How long are loans good for?

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In this lesson, let's talk about two things associated with the length of time of the loan. They are loan terms and loan amortization. Now, particularly when I use the word loan terms, that doesn't mean a phrase or a definition, per se, it actually has to do with the length of time of a component of the loan. So we're going to go through them so that you understand the two differences, a loan term and a loan amortization. Now, a loan term and amortization are periods of time of the length of the loan. And remember, loans are meant to be paid back over time.

That's the difference between getting in investor and getting a business loan business loans have lengths of time that you have to pay back the full amount plus interest of that loan. Investors sometimes, you know, it can go on 710 or even longer years before they recoup anything. Whereas with alone, you're making regular monthly payments. The good news is, is at some point the loan goes away. You pay that off In five years, it's gone. Unless you need new funds, you don't have to deal with the lender ever again.

And of course, as I said, investor equity does not necessarily go away. It could stick around until you have what's called an exit. You sell out to someone you do an IPO, you do those types of things. So how long does a loan last? Well, there are two key definitions again, the one two things you want to understand is the difference between these two. A term a long term is the length of time that the lender guarantees You're right.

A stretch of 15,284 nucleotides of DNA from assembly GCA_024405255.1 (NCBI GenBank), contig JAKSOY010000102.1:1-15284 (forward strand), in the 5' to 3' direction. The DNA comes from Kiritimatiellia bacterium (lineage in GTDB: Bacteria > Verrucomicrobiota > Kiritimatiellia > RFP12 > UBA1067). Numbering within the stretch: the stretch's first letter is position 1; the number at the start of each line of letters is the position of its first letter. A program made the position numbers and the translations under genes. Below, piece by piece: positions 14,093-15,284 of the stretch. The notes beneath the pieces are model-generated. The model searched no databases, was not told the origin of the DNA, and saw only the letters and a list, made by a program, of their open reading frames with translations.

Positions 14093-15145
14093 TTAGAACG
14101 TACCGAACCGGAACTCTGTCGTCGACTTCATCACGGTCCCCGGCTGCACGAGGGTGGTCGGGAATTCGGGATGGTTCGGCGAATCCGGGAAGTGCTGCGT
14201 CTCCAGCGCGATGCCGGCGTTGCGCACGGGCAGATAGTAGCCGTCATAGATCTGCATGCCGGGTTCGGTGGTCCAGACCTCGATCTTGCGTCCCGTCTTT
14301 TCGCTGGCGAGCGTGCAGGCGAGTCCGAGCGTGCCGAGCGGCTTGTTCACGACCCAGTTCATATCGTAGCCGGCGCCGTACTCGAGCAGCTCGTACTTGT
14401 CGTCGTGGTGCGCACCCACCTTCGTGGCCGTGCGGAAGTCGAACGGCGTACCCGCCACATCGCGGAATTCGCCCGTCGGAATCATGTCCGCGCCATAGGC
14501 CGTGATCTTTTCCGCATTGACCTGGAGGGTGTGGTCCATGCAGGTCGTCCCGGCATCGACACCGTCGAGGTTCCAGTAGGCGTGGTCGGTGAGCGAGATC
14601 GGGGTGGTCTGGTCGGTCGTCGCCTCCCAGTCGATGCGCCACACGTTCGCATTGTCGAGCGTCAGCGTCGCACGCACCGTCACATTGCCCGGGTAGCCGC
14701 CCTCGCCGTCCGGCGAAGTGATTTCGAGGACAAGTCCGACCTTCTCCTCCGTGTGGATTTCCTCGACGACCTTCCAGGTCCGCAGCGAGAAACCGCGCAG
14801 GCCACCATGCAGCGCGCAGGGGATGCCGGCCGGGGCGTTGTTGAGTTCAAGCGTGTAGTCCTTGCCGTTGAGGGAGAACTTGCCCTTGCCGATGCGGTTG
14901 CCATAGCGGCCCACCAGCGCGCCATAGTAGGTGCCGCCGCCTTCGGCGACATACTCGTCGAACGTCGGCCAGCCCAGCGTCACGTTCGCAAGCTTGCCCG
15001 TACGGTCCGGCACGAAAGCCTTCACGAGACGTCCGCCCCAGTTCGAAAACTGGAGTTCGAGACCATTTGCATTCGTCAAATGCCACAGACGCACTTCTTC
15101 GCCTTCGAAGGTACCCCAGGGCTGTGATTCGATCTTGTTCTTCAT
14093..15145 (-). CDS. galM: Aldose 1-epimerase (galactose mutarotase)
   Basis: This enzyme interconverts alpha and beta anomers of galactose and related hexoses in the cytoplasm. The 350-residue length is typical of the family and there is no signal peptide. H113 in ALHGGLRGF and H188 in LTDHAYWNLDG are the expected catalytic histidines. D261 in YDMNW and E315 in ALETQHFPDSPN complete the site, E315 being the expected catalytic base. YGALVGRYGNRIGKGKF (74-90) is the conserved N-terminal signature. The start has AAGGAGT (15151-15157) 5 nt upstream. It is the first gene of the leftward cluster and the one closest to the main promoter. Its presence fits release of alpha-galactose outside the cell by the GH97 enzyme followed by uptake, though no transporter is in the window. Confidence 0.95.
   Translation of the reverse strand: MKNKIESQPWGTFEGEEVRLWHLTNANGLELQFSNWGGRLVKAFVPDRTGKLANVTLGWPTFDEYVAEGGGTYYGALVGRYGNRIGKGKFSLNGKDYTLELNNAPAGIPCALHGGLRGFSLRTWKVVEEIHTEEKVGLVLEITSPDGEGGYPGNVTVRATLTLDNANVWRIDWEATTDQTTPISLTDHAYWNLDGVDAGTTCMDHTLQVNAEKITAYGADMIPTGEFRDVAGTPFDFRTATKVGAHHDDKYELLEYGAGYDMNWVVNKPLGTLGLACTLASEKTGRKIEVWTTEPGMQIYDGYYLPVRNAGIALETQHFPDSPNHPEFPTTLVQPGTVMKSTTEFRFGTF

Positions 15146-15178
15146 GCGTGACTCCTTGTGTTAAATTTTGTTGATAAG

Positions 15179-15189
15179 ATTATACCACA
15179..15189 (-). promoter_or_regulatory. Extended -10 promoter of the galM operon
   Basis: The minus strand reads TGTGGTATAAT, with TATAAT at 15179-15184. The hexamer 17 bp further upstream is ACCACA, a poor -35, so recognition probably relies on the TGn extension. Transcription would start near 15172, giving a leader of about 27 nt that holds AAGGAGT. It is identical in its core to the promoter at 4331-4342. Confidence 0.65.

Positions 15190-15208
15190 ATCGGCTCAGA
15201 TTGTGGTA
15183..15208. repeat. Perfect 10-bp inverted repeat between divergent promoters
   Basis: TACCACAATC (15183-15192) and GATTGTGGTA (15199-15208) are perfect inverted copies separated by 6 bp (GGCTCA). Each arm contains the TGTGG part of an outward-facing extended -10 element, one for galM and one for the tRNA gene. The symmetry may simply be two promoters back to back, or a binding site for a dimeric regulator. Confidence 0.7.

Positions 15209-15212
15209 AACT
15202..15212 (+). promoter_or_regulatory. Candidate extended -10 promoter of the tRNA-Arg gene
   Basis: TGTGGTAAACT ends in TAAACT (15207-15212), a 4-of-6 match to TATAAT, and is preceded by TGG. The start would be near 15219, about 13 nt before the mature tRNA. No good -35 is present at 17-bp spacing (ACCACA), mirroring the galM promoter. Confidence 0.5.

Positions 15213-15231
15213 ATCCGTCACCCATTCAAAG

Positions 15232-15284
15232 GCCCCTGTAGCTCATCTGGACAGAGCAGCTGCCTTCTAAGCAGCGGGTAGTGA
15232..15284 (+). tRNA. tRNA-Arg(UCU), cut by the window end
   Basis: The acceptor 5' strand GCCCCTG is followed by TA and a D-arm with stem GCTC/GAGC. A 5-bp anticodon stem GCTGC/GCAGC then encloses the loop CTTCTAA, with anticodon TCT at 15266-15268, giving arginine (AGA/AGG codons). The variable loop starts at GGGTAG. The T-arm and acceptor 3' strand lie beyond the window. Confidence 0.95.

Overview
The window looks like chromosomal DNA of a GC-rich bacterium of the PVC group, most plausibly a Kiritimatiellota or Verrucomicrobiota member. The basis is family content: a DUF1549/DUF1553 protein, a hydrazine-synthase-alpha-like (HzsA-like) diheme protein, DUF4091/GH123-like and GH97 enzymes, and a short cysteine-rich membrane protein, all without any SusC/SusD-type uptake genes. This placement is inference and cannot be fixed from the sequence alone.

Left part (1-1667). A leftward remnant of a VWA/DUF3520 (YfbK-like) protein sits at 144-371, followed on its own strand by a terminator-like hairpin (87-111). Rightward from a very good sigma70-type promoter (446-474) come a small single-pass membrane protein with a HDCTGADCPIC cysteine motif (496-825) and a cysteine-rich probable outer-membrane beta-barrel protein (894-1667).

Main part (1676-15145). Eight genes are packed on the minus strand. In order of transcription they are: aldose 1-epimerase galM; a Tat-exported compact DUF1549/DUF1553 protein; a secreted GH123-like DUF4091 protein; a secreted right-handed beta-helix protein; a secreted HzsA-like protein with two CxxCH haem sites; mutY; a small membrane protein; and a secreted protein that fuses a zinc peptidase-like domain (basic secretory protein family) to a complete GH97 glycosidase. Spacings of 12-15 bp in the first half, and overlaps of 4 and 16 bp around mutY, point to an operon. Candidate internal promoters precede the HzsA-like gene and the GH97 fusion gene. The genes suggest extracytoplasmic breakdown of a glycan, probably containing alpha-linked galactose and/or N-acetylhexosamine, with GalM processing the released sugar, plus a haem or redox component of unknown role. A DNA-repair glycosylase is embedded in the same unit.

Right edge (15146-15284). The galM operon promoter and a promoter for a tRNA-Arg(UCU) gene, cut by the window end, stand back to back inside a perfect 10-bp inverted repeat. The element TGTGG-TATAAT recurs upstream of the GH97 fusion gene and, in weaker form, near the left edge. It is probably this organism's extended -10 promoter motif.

So your car loan, if it is a five year car loan, and it is a fixed rate car loan, that means you're guaranteed that right? For five years, whether market rates go up, whether they go down doesn't matter, you're guaranteed that the loan amortization is different that is the length of time that your payment is calculated against. Now, again, in a car loan, they're typically the same your loan term is five years and the payback time is five years. The amortization is five years. So your payment is broken up over 60 months, five years times. 12 months.

Equals 60 months. That's the two. So here's an example. Carlin has a five year term and a five year amortization. The same could be true for a business loan for your car. Here's where it gets tricky.

With a commercial building loan, you may have a totally separate term and amortization. Typically, what you'll see a lender do is they'll have a five year term and a 15 year amortization. So what's the difference? The loan rate that they quote, you is locked in for five years, but they're going to break up the payment over 15 years. So the hundred thousand dollars you own that property? Let's assume it's around $100,000 and that includes interest will be divided by 180 months.